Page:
ALBUM REVIEW: Jessica – The Space Between

JESSICA

THE SPACE BETWEEN

INDEPENDENT (via Bandcamp)

One half of folk-noir duo Jep and Dep (also featuring Darren Cross of Gerling), Jessica’s debut album takes the sound forged from that musical partnership and crafts it into her own ethereal and immersive world. Cross is still on hand as producer and engineer but it’s clear from the outset that this is Jessica’s singular and personal vision.

Devoid of drums, the eleven songs drift and creep along like mist on a moor. Heavily draped in resonant reverb that creates an ambient, cathedral-like atmosphere, the billowing vapour trails hanging heavy in the air, shrouding her songs that explore the themes of death, loss and memory – formed from her experience as a survivor of a mass shooting in Strathfield, NSW when she was seven.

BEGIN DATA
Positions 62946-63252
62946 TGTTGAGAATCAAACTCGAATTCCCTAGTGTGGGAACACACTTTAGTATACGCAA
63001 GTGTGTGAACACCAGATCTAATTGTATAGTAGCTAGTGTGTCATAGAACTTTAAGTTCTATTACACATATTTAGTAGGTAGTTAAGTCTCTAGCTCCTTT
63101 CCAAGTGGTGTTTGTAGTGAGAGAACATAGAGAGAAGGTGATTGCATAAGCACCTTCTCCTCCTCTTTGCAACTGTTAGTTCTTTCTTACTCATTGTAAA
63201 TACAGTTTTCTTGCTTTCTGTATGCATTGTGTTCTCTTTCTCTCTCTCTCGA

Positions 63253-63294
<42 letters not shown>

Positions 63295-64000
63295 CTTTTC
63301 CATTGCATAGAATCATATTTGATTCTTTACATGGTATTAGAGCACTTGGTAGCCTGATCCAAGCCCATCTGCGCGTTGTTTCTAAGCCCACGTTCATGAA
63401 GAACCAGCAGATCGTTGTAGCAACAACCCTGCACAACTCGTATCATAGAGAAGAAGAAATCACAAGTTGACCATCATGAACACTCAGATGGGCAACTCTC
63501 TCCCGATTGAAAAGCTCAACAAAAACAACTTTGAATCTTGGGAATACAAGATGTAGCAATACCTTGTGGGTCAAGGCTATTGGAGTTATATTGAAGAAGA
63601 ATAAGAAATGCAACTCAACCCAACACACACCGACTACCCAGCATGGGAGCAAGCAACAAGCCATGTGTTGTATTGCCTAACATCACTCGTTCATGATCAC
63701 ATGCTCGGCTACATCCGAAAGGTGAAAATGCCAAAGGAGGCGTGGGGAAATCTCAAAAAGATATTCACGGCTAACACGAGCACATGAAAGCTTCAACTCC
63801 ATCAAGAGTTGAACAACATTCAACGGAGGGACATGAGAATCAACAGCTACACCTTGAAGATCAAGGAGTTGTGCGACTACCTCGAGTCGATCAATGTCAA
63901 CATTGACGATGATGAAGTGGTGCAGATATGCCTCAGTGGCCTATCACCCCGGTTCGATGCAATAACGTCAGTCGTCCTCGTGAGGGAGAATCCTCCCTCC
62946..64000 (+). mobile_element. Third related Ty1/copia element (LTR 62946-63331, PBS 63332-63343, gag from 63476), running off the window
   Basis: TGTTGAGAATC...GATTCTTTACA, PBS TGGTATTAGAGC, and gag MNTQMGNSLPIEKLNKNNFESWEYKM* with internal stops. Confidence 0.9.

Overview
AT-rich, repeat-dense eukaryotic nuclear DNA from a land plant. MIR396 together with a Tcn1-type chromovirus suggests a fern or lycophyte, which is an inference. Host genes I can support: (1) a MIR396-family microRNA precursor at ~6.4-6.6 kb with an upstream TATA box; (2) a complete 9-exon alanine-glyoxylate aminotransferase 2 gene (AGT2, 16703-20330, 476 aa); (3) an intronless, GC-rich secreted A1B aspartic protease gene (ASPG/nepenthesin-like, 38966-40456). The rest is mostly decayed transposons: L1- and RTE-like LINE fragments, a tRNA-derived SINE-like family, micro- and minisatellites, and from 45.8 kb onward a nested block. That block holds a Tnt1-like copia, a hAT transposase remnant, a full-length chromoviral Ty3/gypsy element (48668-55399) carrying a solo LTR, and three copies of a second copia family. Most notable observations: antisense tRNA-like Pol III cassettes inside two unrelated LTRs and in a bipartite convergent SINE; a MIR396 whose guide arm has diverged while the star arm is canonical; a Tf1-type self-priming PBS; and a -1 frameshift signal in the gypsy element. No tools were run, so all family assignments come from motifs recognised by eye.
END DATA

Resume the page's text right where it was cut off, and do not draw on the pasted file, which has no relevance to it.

There’s a half-grasped memory quality to many of the songs, buried in a hypnagogic haze, while others such as ‘Womb Tomb’ are lifted skyward and ‘Has It Come To This’ has the DNA of a classic torch song.

Vocally, Beth Gibbons (Portishead), Elizabeth Fraser (Cocteau Twins) and Aldous Harding’s early work are clear influences on the way Jessica hauntingly layers her voice. By playing electric guitar, she avoids straight folk and creates more emotionally visceral textures, bringing to mind PJ Harvey and the more elegiac playing of Mick Turner (Dirty Three). Time and the listener’s full attention are essential to fully appreciating the depth and expansive beauty of The Space Between.

Chris Familton

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